12 habits of successful change-makers: radical listening & asset-based approaches

The Sheila McKechnie Foundation’s Social Change Project investigated how social change happens. The research identified “the 12 habits of successful change-makers”, behaviours found in both individuals and organisations. Every month in 2019, SMK CEO and ACEVO trustee Sue Tibballs will reflect on what these habits mean for civil society leaders and invite you to do the same.

Habit #8: genuinely believing in people is harder than it seems – listening can be the key

Overwhelmingly, charities work on the assumption that each of us is valuable, worthy and capable of transformational change. Yet we rarely allow the people we serve to drive our work. Despite this, the Social Change Project found that some of the most effective change-makers know how to let people drive their own change – whether as service users, campaigners or volunteers.

Taking these ideas to their logical conclusion, we should design services and engagement that give people greater control. Not without expert support or guidance but, certainly, without the ‘we know best’ culture that so many of us struggle to break free of.

The day-to-day demands of running an organisation can be barriers to change. Every chief executive is familiar with the pressure to be accountable for performance, to offer funders and donors guarantees of impact, to create frameworks that evaluate individuals’ work. Finding room in these systems (often already in place and deeply embedded) for people to think differently, with no guarantee of results, can feel impossible. But I would argue that if this job belongs to anyone, it belongs to chief executives.

Some organisations live and breathe the asset-based approach. Grapevine Coventry and Warwickshire is a small charity doing big things, and they’ve done it by believing in people first and foremost. They don’t think of themselves as a provider but as an enabler, supporting people to find their own way away from ‘the edge of coping’.

Above all, they do something that we could all learn from. They listen.

Grapevine listens hard to what people want and need, what they fear and avoid, and what they hope for. Then they get to work. They look outwards to the wider community for help and opportunities. They crowdsource, think outside the box and hustle.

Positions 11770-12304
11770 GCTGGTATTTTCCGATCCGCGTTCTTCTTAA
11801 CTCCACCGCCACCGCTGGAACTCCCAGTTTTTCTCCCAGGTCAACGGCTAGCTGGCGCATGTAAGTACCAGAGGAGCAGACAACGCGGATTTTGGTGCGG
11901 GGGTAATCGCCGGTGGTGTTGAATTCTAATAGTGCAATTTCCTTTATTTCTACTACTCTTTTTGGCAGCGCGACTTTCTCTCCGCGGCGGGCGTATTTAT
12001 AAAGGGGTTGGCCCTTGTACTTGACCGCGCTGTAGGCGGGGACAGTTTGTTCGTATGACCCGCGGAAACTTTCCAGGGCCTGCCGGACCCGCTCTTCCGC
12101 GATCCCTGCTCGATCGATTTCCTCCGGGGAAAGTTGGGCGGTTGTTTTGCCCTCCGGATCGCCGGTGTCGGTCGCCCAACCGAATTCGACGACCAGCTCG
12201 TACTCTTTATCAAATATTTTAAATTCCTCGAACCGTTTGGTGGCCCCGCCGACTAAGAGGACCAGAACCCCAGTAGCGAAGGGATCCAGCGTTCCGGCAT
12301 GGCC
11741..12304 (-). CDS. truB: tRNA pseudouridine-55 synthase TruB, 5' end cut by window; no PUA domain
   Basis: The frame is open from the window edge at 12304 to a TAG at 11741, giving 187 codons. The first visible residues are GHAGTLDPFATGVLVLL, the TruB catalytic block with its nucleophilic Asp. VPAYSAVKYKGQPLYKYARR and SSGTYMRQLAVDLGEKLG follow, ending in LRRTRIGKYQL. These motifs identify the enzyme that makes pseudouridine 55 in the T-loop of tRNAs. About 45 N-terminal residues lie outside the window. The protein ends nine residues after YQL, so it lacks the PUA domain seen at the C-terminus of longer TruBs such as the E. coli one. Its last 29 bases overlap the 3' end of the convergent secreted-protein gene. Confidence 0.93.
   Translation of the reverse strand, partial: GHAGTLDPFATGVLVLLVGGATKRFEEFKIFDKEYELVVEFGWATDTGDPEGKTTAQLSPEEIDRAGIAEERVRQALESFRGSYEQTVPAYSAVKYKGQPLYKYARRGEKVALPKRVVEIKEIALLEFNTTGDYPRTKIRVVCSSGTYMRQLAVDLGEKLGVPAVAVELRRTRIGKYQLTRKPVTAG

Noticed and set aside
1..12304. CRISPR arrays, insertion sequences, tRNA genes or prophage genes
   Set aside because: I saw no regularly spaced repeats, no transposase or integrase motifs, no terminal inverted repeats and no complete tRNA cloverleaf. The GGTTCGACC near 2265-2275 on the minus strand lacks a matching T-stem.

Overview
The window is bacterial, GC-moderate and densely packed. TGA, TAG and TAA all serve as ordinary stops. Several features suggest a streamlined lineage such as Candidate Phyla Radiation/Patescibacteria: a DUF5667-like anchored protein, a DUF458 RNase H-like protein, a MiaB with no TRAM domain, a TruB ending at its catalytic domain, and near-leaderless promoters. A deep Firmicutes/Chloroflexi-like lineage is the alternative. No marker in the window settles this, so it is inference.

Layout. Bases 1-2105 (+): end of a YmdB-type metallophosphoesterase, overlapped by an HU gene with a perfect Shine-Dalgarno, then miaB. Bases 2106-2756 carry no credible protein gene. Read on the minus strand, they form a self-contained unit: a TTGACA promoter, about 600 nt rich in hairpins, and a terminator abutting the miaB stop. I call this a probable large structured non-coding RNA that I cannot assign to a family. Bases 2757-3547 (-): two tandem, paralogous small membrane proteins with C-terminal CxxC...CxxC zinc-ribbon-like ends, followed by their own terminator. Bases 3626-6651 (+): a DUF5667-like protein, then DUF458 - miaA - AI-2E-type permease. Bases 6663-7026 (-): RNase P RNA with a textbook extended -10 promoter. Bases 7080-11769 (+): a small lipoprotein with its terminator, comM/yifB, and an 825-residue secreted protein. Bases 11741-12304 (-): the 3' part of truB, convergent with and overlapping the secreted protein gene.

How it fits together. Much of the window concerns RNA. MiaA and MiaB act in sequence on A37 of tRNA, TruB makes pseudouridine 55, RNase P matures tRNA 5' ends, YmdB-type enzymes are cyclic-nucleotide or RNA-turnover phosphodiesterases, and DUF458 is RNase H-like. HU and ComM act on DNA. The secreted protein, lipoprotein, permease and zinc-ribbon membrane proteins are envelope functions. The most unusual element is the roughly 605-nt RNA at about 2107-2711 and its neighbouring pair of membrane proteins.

This freedom to design the response that people need, rather than what’s on offer, has been enabled by Grapevine’s own culture. Leadership that encourages creativity and bravery has been crucial. They don’t measure success in numbers (services delivered, people back into work, passing exams), it is judged by those most qualified – people themselves. A job or a certificate is no real measure of whether my life, confidence or health has been transformed, I can feel it in how I respond to the world. This means evaluation is retrospective and unpredictable. Funders have put their faith in Grapevine and it is paying off.

The art of listening, and believing in people’s value and potential, is a habit every organisation should strive for. SMK has made its own changes in pursuit of it. The Social Change Project started with a year-long, intensive listening exercise which, ultimately, led to us changing our entire approach to training. Again, funders put their faith in us and it paid off. We no longer teach change-making as a formula but as a toolkit of ideas, skills and approaches that anyone – not just professional campaigners – can learn from.

Perhaps the most revealing thing about this habit is how uniquely well-placed civil society is to embody it. We can step back far enough to see the bigger picture, to develop analysis and insight about the communities we serve. Yet we can be close enough to people that we are trusted to listen to their needs, fears and hopes. Our response to this privileged position should be to listen with all our might and respond accordingly.

Previous blog in the series: Habit #7, understanding others

Photo by Antenna on Unsplash

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